Policy and Advocacy
The United States is about 20 years behind Europe as far as developing offshore wind power technology but as Massachusetts Gov. Deval Patrick said this morning, the state is on track to multiply it's wind-generated power usage by the end of this year after the U.S. approved its first offshore wind farm.
Federal regulators approved a permit for the nation's first offshore wind farm off the coast of Cape Cod, Massachussetts.
World Malaria Day presents a unique opportunity to raise awareness about malaria and to mobilise communities across the world to get involved in the fight against this disease.
From outer space it looks like we live on a blue planet. And we do – 70 percent of Earth is covered by water. But only a tiny percentage of that water is fit for human consumption. If you could fit all the water in the world into a gallon jug, less than a teaspoon of that would be available for our use. And as glaciers on all continents retreat, that teaspoon is shrinking.
UN Foundation’s Global Debates program challenges high school students from around the world to think critically about pressing global issues. This spring they will focus their discussions and actions on the adaptations necessary to combat climate change. With the UN’s completion of climate negotiations last December, it is more important than ever to uphold a global push for international agreement to combat climate change.
I attended a green social media marketing panel last night in Washington, DC that included Sacha Cohen, Jennifer Kaplan, Diane MacEachern, Lynn Miller, Adam Shake and moderator Kate Sheppard. The panelists got bogged down in tools, but eventually transitioned to how to positively create more movement on green behavioral change and technology adoption. At the heart of the matter is the many greenwashing issues, as well as distrust of bloggers who blindly recommend initiatives.
The need for clean toilets and sanitation around the world can be truly over whelming. Today, 2.5 billion people on the planet lack adequate sanitation. According to UNICEF, some 665 million people in India practice open defecation. This lack of sanitation has horrific consequences. Diarrheal diseases kill more children in the developing world than HIV/AIDS. That's almost 5,000 children dying every day. According to UNICEF, 1,000 children die each day in India from diarrheal diseases.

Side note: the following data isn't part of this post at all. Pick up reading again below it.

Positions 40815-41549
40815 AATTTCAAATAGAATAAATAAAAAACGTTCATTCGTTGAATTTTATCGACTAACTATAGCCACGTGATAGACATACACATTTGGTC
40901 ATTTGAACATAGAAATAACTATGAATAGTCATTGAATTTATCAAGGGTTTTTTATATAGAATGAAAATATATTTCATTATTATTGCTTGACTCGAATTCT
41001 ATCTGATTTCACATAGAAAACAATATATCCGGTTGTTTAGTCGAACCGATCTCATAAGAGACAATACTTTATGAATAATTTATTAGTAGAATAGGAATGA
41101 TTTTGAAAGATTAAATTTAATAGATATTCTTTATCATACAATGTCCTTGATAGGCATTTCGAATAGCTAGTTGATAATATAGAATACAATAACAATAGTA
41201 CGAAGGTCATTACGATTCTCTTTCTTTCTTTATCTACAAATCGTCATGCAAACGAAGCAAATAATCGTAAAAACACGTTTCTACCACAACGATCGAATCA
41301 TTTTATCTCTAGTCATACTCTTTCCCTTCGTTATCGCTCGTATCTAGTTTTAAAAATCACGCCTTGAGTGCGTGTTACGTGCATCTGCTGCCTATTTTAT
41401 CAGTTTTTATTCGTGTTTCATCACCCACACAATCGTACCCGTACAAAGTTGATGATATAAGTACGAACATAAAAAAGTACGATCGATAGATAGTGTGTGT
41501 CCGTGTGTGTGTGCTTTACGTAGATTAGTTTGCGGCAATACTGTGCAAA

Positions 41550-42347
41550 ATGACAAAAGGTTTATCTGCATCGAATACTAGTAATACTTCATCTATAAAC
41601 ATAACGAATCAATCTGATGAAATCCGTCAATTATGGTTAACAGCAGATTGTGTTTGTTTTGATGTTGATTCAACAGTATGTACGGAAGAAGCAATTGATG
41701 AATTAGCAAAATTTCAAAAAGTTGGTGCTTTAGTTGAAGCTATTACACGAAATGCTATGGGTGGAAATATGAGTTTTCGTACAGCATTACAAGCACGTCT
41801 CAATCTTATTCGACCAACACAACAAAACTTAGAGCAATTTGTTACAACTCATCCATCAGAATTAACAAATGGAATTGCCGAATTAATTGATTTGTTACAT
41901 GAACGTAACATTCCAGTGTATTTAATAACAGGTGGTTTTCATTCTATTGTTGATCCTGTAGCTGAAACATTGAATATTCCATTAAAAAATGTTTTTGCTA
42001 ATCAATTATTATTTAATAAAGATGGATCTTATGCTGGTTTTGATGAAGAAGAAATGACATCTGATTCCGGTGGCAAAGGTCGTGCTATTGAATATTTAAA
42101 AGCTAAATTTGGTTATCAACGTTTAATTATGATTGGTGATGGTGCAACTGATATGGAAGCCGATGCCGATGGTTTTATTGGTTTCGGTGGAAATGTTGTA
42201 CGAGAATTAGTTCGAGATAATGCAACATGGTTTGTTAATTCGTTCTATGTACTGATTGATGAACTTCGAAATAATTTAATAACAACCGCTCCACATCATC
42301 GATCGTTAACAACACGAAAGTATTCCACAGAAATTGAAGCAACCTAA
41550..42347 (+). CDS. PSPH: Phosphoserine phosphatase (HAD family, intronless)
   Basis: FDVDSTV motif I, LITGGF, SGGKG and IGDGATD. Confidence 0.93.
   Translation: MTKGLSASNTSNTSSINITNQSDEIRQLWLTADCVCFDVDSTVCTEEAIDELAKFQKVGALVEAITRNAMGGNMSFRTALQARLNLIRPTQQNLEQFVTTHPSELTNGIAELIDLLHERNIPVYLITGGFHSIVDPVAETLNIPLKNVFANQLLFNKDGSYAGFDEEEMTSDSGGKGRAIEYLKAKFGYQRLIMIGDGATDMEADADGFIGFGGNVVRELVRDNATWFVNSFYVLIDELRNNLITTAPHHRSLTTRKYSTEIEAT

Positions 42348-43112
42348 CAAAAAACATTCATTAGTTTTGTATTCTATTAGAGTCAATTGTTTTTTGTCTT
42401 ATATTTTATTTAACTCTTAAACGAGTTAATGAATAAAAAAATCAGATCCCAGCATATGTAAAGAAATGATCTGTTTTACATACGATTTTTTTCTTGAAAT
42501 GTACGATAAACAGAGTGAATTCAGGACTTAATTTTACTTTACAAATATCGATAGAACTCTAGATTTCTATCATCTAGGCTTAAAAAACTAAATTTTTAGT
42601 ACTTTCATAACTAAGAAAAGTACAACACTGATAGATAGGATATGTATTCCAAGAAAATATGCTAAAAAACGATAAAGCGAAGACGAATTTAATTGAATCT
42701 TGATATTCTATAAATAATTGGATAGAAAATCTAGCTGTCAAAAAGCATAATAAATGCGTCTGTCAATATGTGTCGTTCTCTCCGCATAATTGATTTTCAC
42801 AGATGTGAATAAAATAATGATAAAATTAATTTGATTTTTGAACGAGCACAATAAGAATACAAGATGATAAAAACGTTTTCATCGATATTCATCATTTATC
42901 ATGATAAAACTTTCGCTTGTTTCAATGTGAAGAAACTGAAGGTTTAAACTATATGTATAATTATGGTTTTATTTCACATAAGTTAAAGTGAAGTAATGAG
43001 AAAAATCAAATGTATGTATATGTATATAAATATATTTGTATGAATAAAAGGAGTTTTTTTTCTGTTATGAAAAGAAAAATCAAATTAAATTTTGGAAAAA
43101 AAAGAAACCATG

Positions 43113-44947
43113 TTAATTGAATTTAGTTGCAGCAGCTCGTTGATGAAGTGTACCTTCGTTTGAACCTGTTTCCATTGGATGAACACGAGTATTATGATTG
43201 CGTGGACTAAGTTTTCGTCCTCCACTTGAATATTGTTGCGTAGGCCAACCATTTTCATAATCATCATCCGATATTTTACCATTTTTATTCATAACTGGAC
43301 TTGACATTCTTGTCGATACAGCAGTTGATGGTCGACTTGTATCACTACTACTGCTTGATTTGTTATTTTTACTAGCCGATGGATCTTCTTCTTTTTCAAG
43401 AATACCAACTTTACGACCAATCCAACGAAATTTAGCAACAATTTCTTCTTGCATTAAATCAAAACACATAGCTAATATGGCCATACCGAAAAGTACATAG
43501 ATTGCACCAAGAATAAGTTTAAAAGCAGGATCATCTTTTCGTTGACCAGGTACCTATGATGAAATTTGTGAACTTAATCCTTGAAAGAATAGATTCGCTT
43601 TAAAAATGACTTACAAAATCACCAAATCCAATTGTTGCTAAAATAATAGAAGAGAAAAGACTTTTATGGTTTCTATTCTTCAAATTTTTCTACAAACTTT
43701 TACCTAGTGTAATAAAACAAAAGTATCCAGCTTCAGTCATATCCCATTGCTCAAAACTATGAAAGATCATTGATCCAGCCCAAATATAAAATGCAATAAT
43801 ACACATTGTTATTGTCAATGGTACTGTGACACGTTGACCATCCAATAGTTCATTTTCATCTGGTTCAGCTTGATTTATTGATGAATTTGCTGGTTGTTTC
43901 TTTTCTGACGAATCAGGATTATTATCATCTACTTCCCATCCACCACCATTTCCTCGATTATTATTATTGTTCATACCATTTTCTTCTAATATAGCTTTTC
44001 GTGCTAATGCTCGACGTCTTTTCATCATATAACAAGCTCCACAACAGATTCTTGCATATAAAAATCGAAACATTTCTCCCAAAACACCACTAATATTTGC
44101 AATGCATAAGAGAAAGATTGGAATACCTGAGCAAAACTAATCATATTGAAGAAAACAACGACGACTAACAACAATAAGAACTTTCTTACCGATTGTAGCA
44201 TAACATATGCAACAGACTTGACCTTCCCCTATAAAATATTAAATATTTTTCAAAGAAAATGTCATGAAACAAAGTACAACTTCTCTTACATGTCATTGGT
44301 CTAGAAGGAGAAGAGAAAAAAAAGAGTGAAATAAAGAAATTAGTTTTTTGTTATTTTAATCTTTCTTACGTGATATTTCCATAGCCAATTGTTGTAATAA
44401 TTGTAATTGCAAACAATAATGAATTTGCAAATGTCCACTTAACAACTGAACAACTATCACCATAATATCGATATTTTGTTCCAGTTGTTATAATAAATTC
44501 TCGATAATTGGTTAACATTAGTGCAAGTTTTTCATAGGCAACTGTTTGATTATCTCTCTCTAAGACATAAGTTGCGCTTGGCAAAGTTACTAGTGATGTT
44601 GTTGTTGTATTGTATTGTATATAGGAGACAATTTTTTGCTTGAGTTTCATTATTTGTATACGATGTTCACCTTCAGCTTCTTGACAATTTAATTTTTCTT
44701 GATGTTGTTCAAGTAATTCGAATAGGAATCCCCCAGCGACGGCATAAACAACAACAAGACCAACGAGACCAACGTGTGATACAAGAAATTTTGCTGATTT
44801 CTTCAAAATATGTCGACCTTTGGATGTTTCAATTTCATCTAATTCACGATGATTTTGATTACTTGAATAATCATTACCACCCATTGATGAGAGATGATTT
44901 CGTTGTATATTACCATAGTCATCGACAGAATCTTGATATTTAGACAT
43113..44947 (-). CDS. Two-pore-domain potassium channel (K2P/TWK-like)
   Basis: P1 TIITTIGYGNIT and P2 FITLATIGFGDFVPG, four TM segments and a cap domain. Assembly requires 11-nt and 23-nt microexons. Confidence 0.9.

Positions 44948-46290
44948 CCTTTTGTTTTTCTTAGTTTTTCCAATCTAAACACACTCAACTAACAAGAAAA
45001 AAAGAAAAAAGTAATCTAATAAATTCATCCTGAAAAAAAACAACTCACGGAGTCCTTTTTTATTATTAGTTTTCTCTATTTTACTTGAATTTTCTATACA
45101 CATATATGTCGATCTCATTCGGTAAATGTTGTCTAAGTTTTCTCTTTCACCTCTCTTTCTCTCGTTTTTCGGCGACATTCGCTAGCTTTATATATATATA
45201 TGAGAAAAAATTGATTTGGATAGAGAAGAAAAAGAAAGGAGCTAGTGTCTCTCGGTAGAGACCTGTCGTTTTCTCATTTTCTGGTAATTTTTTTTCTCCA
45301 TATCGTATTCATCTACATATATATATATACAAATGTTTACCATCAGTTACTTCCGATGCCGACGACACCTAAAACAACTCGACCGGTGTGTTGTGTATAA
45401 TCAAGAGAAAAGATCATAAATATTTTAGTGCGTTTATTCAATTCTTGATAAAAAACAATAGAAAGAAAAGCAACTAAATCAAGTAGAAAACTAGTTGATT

It was my great honour yesterday to walk with Dutch schoolchildren, who were raising awareness of global water issues and raising hard cash to fund water and sanitation projects through Akvo.
We've described the format of Walking for Water already, and the organisations behind it (it's led by Aqua for All). It's a concept that Live Earth is now helping us extend globally.
Earth Hour 2010, on Saturday March 27th at 8:30pm (local time), is a global call to action to every individual, every business and every community throughout the world. It is a call to stand up, to take responsibility, to get involved and lead the way towards a sustainable future.
Iconic buildings and landmarks from Europe to Asia to the Americas will stand in darkness. People across the world from all walks of life will turn off their lights and join together in celebration and contemplation of the one thing we all have in common – our planet.
As many of your know, I am participating in the Dow Live Earth Run for Water on April 18. It's when I see things like the battle over the Chesapeake Clean Water Act that I feel compelled to participate. Dubbed by the Chesapeake Bay Foundation as the Biggest Fight for Clean Water the United States has seen, this Act seeks to turnaround decades of neglect.